# Difference between revisions of "Hyper-optimistic conjecture"

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− | [http://gowers.wordpress.com/2009/02/08/dhj-quasirandomness-and-obstructions-to-uniformity/#comment-2114 Gil Kalai] and [http://gowers.wordpress.com/2009/02/08/dhj-quasirandomness-and-obstructions-to-uniformity/#comment-2119 Tim Gowers] have proposed a “hyper-optimistic” conjecture. | + | [http://gowers.wordpress.com/2009/02/08/dhj-quasirandomness-and-obstructions-to-uniformity/#comment-2114 Gil Kalai] and [http://gowers.wordpress.com/2009/02/08/dhj-quasirandomness-and-obstructions-to-uniformity/#comment-2119 Tim Gowers] have proposed a “hyper-optimistic” conjecture. |

− | + | Let <math>c^\mu_n</math> be the [[equal-slices measure]] of a line-free set. For instance, <math>c^\mu_0 = 1</math>, <math>c^\mu_1 = 2</math>, and <math>c^\mu_2 = 4</math>. | |

− | + | As in the unweighted case, every time we find a subset <math>B</math> of the grid <math>\Delta_n := \{ (a,b,c): a+b+c=n\}</math> without equilateral triangles, it gives a line-free set <math>\Gamma_B := \bigcup_{(a,b,c) \in B} \Gamma_{a,b,c}</math>. The [[equal-slices measure]] of this set is precisely the cardinality of B. Thus we have the lower bound <math>c^\mu_n \geq \overline{c}^\mu_n</math>, where <math>\overline{c}^\mu_n</math> is the largest size of equilateral triangles in <math>\Delta_n</math>. The computation of the <math>\overline{c}^\mu_n</math> is [[Fujimura's problem]]. | |

− | + | '''Hyper-optimistic conjecture:''' We in fact have <math>c^\mu_n = \overline{c}^\mu_n</math>. In other words, to get the optimal [[equal-slices measure]] for a line-free set, one should take a set which is a union of slices <math>\Gamma_{a,b,c}</math>. | |

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− | '''Hyper-optimistic conjecture:''' We in fact have <math>c^\mu_n = \overline{c}^\mu_n</math>. In other words, to get the optimal | + | |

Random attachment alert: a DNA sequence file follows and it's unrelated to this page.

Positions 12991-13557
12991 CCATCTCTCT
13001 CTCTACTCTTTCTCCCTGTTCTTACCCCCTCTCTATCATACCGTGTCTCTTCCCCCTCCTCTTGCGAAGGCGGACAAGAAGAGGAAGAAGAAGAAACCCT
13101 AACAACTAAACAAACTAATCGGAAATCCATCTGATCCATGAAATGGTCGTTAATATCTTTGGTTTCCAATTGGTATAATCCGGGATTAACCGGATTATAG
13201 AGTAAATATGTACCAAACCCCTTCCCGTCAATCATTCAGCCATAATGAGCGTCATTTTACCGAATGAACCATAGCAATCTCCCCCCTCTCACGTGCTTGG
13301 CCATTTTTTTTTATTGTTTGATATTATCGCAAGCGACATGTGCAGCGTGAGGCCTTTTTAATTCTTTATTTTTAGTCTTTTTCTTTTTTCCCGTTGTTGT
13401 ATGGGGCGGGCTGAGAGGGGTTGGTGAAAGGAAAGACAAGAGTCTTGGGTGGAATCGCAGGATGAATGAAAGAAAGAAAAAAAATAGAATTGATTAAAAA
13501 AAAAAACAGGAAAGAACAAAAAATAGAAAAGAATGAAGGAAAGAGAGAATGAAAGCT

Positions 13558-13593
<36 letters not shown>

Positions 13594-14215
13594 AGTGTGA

This conjecture, if true, will imply the DHJ theorem. Note also that all our best lower bounds for the unweighted problem to date have been unions of slices. Also, the k=2 analogue of the conjecture is true, and is known as the [http://en.wikipedia.org/wiki/Lubell-Yamamoto-Meshalkin_inequality LYM inequality] (in fact, for k=2 we have <math>c^\mu_n = \overline{c}^\mu_n = 1</math> for all n). | This conjecture, if true, will imply the DHJ theorem. Note also that all our best lower bounds for the unweighted problem to date have been unions of slices. Also, the k=2 analogue of the conjecture is true, and is known as the [http://en.wikipedia.org/wiki/Lubell-Yamamoto-Meshalkin_inequality LYM inequality] (in fact, for k=2 we have <math>c^\mu_n = \overline{c}^\mu_n = 1</math> for all n). |

## Revision as of 17:33, 15 February 2009

Gil Kalai and Tim Gowers have proposed a “hyper-optimistic” conjecture.

Let [math]c^\mu_n[/math] be the equal-slices measure of a line-free set. For instance, [math]c^\mu_0 = 1[/math], [math]c^\mu_1 = 2[/math], and [math]c^\mu_2 = 4[/math].

As in the unweighted case, every time we find a subset [math]B[/math] of the grid [math]\Delta_n := \{ (a,b,c): a+b+c=n\}[/math] without equilateral triangles, it gives a line-free set [math]\Gamma_B := \bigcup_{(a,b,c) \in B} \Gamma_{a,b,c}[/math]. The equal-slices measure of this set is precisely the cardinality of B. Thus we have the lower bound [math]c^\mu_n \geq \overline{c}^\mu_n[/math], where [math]\overline{c}^\mu_n[/math] is the largest size of equilateral triangles in [math]\Delta_n[/math]. The computation of the [math]\overline{c}^\mu_n[/math] is Fujimura's problem.

**Hyper-optimistic conjecture:** We in fact have [math]c^\mu_n = \overline{c}^\mu_n[/math]. In other words, to get the optimal equal-slices measure for a line-free set, one should take a set which is a union of slices [math]\Gamma_{a,b,c}[/math].

This conjecture, if true, will imply the DHJ theorem. Note also that all our best lower bounds for the unweighted problem to date have been unions of slices. Also, the k=2 analogue of the conjecture is true, and is known as the LYM inequality (in fact, for k=2 we have [math]c^\mu_n = \overline{c}^\mu_n = 1[/math] for all n).